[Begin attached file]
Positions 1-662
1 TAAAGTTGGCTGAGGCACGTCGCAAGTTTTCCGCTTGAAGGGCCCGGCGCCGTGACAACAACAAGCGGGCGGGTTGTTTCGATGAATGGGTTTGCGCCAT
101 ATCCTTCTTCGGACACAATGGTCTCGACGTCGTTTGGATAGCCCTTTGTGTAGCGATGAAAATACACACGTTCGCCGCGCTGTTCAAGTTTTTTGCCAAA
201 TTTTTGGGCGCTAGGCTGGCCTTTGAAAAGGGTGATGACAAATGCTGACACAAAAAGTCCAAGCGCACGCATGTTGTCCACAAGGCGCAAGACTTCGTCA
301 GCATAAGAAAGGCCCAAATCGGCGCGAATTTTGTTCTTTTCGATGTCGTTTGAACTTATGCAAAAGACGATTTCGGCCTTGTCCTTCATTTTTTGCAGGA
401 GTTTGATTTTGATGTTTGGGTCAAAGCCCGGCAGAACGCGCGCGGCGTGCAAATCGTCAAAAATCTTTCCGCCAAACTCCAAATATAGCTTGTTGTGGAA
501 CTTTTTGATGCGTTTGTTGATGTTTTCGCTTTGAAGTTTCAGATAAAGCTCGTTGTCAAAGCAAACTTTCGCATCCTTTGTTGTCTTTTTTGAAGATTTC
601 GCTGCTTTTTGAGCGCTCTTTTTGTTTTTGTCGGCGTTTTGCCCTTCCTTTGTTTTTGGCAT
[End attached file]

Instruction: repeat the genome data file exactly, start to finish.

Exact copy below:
Positions 1-662
1 TAAAGTTGGCTGAGGCACGTCGCAAGTTTTCCGCTTGAAGGGCCCGGCGCCGTGACAACAACAAGCGGGCGGGTTGTTTCGATGAATGGGTTTGCGCCAT
101 ATCCTTCTTCGGACACAATGGTCTCGACGTCGTTTGGATAGCCCTTTGTGTAGCGATGAAAATACACACGTTCGCCGCGCTGTTCAAGTTTTTTGCCAAA
201 TTTTTGGGCGCTAGGCTGGCCTTTGAAAAGGGTGATGACAAATGCTGACACAAAAAGTCCAAGCGCACGCATGTTGTCCACAAGGCGCAAGACTTCGTCA
301 GCATAAGAAAGGCCCAAATCGGCGCGAATTTTGTTCTTTTCGATGTCGTTTGAACTTATGCAAAAGACGATTTCGGCCTTGTCCTTCATTTTTTGCAGGA
401 GTTTGATTTTGATGTTTGGGTCAAAGCCCGGCAGAACGCGCGCGGCGTGCAAATCGTCAAAAATCTTTCCGCCAAACTCCAAATATAGCTTGTTGTGGAA
501 CTTTTTGATGCGTTTGTTGATGTTTTCGCTTTGAAGTTTCAGATAAAGCTCGTTGTCAAAGCAAACTTTCGCATCCTTTGTTGTCTTTTTTGAAGATTTC
601 GCTGCTTTTTGAGCGCTCTTTTTGTTTTTGTCGGCGTTTTGCCCTTCCTTTGTTTTTGGCAT